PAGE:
The sale of the Civic Administration Building in Aotea Square has paved the way for a $200m to $300m development in the cultural heart of the city.
The developer, Tawera Group, plans to remove asbestos from the Civic Building and convert the office tower into apartments with bars, restaurants and cafes at ground level.
The sale includes 5000sq m of land, which will be used for a boutique, 100-room hotel fronting Mayoral Drive and a retail/office/apartment tower on the Mayoral Drive/Greys Ave corner.
A building featuring a “whare tapere” performance space fronting Aotea Square will be built on land surrounding the Civic. A total of 120 homes are planned.
The “Civic Quarter” project “will blend an iconic Auckland landmark with cutting-edge design ensuring that the Aotea Quarter becomes a must-visit destination”, says Tawera Group principal John Love.
Love was keen for the sale price to be kept confidential in final negotiations with the council’s Panuku Development Auckland, but last night Panuku’s project director Clive Fuhr said the sale price would be made public.
Mayor Len Brown was also keen to maintain transparency around the sale for part of Aotea Square, which he called a “critical part of the heart of our city”.
The $27.2m sale of another civic space – Queen Elizabeth Square to Precinct Properties for a commercial development – was made public.
The Civic was designed in the mid-1950s and completed in 1966. It was Auckland’s first skyscraper and regarded as a fine example of modernist architecture. It has a Category A heritage listing.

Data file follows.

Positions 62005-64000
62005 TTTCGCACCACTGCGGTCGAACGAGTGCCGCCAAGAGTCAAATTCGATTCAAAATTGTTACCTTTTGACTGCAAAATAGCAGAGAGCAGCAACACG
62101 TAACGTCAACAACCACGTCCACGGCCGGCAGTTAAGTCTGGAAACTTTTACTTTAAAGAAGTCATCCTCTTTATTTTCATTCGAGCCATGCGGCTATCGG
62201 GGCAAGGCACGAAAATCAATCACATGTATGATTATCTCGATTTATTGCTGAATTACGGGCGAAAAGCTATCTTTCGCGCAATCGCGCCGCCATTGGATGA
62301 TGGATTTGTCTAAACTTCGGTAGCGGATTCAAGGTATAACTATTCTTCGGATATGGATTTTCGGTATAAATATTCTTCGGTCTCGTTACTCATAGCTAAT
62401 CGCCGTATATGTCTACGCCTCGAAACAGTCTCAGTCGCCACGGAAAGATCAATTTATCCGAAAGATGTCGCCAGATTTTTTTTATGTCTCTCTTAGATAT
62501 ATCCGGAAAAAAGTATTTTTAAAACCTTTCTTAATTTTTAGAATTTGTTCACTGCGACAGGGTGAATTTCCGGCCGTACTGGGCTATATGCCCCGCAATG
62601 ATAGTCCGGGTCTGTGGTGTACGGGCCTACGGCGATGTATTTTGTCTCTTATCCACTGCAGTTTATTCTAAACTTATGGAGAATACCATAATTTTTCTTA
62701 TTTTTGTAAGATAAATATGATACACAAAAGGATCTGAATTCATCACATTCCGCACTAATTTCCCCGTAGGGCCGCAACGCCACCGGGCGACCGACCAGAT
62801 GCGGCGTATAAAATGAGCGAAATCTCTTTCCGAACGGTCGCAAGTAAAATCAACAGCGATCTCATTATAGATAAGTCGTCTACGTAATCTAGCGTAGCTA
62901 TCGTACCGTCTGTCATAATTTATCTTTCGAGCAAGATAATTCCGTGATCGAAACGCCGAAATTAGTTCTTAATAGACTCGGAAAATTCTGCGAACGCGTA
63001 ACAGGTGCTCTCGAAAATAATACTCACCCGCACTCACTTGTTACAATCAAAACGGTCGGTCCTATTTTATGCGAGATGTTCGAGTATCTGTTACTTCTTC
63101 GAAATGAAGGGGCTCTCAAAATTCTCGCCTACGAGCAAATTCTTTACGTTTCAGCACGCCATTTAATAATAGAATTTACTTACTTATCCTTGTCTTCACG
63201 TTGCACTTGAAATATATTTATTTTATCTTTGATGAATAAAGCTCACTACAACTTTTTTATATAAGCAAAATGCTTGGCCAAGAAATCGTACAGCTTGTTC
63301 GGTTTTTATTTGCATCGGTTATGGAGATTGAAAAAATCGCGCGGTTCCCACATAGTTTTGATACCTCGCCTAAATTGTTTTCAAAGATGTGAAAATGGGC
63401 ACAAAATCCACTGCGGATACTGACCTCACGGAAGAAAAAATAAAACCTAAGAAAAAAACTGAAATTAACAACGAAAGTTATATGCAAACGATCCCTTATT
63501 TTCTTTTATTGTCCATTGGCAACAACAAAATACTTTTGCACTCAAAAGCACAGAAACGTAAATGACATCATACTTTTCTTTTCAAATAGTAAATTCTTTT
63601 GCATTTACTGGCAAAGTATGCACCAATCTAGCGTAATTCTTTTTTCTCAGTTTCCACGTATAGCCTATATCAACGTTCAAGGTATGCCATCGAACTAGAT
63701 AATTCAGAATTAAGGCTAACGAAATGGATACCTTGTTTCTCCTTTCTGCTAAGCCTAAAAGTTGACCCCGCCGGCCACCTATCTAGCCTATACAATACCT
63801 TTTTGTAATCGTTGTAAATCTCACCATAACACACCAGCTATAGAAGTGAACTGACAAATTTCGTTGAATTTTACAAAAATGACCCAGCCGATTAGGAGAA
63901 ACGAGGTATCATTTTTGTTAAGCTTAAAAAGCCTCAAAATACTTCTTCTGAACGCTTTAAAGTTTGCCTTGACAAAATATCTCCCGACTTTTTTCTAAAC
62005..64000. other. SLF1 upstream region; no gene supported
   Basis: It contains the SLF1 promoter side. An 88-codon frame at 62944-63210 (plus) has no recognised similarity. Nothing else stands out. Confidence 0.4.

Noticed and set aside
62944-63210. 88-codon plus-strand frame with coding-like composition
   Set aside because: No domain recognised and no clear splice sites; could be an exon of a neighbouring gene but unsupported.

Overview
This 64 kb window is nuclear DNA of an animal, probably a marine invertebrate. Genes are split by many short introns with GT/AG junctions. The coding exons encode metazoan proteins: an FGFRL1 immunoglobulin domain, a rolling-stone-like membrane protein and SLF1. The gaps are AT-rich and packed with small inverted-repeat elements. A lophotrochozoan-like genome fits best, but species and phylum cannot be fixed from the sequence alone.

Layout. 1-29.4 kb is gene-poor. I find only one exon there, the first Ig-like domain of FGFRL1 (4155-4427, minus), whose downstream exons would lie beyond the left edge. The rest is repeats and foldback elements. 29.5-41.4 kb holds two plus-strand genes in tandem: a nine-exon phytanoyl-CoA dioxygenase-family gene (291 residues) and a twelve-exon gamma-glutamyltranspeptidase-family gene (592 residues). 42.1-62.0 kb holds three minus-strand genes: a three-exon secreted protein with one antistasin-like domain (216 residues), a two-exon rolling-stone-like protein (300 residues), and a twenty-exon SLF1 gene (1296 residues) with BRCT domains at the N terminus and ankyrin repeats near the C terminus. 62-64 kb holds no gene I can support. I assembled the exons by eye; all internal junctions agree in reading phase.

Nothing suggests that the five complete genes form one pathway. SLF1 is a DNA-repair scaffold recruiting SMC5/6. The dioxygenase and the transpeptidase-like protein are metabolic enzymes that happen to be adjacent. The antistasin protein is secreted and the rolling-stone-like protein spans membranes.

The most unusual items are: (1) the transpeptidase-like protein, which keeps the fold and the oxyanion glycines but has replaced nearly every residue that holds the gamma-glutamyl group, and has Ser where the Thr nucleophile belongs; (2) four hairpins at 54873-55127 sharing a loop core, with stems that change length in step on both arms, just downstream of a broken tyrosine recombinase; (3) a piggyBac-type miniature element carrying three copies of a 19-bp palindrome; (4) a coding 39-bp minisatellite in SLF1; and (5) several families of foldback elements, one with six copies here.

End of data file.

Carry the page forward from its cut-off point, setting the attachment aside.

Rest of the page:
Panuku selected Tawera Group from three shortlisted companies to restore the building and develop the surrounding land. The other shortlisted companies were Willis Bond & Co and Rebel Property Group.
Brown said the population in the central city was expected to double in the next 30 years, so accommodation options were essential.
“This scheme is a fantastic way to achieve this. It’s all about making the most of the opportunities we have in a growing city,” he said.
Tawera has refurbished several older office buildings in the area, including the Hopetoun Residences in Hopetoun St, Park Lane Apartments in Greys Ave and St James Apartments opposite the Auckland Art Gallery.
Auckland Council heritage manager Noel Reardon said it was great to see such an iconic building being restored. The council’s heritage team would work closely with the developers to ensure the heritage features were retained and restored, he said.
Love was keen to keep the former Auckland City Council coat of arms on the northern face of the Civic Building.
Building is expected to begin in the middle of next year and take three years.
Early last year, the council moved about 450 staff from the Aotea Square building to the old ASB Tower in Albert St.